13:46 – I’ll let this world burn if I have to. I’m a fan, Kirito

Sword Art Online

14:16 – That’s our hero

Honestly, I get where he’s coming from. This isn’t a gender thing, it’s a “you’re the woman I love, I want to protect you above anything else” thing. It’s just that in the context of a show where pretty much every problem is solved by Kirito being awesome and rescuing a helpless girl… yeah.

14:37 – And yeah, the show knows this is very selfish of him, which is good

14:49 – Okay wait what


Welp, you heard it here first, folks. Asuna has no reason to live in a world without Kirito. Kirito is literally her reason for existence.

Sword Art Online: The Greatest Love Story Ever Told

Sword Art Online

15:41 – Alright cool great worldbuilding can we get back to the part where Asuna’s existence is given meaning by the boy she’s fake-married in a videogame

So I guess we’ve actually switched from “Kirito has to protect all the women” to “Kirito and Asuna should both fight… because Asuna’s life has no purpose if Kirito dies.” Wonderful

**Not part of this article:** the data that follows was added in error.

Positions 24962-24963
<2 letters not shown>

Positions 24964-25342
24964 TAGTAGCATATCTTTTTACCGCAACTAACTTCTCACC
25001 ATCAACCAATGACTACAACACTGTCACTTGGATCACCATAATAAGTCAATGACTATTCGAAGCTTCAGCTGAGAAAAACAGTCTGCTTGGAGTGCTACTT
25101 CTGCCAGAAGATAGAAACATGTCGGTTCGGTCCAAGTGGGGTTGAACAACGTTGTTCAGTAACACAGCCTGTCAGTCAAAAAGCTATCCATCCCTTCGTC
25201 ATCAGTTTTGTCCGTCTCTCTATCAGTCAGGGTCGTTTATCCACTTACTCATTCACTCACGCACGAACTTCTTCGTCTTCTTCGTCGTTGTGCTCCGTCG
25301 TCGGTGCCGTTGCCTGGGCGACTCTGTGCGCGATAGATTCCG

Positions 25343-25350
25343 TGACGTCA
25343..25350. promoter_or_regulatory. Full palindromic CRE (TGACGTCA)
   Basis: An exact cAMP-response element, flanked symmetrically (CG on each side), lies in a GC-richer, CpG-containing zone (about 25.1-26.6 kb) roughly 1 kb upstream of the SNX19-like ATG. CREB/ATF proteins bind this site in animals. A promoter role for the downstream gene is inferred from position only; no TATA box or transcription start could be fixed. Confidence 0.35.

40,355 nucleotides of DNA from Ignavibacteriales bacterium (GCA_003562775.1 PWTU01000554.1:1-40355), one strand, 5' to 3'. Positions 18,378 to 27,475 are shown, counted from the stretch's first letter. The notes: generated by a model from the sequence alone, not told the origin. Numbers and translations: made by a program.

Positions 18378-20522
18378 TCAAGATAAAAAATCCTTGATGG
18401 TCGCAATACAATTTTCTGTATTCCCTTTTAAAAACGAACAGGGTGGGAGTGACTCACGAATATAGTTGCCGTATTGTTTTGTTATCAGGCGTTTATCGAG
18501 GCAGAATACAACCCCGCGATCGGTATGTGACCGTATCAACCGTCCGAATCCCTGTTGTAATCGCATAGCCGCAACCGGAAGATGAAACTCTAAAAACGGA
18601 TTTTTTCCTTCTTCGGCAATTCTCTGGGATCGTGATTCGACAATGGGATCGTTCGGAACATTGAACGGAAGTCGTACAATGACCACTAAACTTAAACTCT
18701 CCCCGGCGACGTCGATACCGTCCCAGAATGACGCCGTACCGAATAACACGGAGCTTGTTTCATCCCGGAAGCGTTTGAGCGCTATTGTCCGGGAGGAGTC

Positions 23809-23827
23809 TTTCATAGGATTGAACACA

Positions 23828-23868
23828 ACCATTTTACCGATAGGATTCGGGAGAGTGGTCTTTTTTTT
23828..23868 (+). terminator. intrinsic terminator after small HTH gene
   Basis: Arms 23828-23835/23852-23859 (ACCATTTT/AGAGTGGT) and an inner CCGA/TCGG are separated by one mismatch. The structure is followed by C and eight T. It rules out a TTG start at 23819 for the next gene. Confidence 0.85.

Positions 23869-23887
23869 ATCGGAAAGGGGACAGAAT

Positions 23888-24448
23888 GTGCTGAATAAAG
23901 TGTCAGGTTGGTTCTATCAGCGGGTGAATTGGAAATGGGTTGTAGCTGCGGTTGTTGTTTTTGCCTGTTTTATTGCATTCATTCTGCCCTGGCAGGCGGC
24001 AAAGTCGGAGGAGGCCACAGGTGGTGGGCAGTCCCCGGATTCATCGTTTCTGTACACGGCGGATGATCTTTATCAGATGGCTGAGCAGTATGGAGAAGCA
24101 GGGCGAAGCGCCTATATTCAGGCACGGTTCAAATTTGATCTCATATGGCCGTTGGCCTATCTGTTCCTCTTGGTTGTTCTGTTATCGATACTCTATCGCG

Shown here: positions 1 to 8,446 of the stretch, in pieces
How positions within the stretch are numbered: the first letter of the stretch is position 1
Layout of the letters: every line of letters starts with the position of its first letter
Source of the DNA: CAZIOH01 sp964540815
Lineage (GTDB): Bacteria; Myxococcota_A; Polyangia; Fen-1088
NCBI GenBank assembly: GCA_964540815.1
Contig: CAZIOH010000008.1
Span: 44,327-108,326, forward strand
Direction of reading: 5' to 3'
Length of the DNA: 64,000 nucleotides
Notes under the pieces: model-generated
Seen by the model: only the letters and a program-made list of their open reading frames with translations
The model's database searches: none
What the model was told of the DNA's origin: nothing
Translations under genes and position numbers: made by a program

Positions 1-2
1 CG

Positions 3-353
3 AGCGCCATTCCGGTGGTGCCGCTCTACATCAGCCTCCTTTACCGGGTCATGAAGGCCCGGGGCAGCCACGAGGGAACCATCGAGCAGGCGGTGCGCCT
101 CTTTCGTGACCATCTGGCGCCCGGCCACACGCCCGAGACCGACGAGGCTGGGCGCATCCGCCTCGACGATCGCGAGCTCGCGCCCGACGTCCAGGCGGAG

I wonder if the writers of stuff like this or Twilight understand that Romeo and Juliet was very consciously about stupid teenagers, and not an actually sincere articulation of The Most Romantic Form of Love

15:49 – This is how she convinces him? What about all that “carrying the hopes of the either players” shit you were talking about? You know, the stuff the show is actually about?

16:17 – This scene is making me tired

16:56 – Hey, it’s those guys! We like those guys!

Sword Art Online

17:47 – Someone always needs to say it, I guess

I’m actually pretty excited for this fight. It’s gotta be the final boss of this arc, right? And no moe daughterus to ruin it this time

18:56 – Nice shot




Sword Art Online

20:42 – Ooh, nice. This CG is kinda distracting, though – having a CG monster directly fighting traditionally drawn characters kinda exacerbates the issue

21:25 – Really nice shot

And Done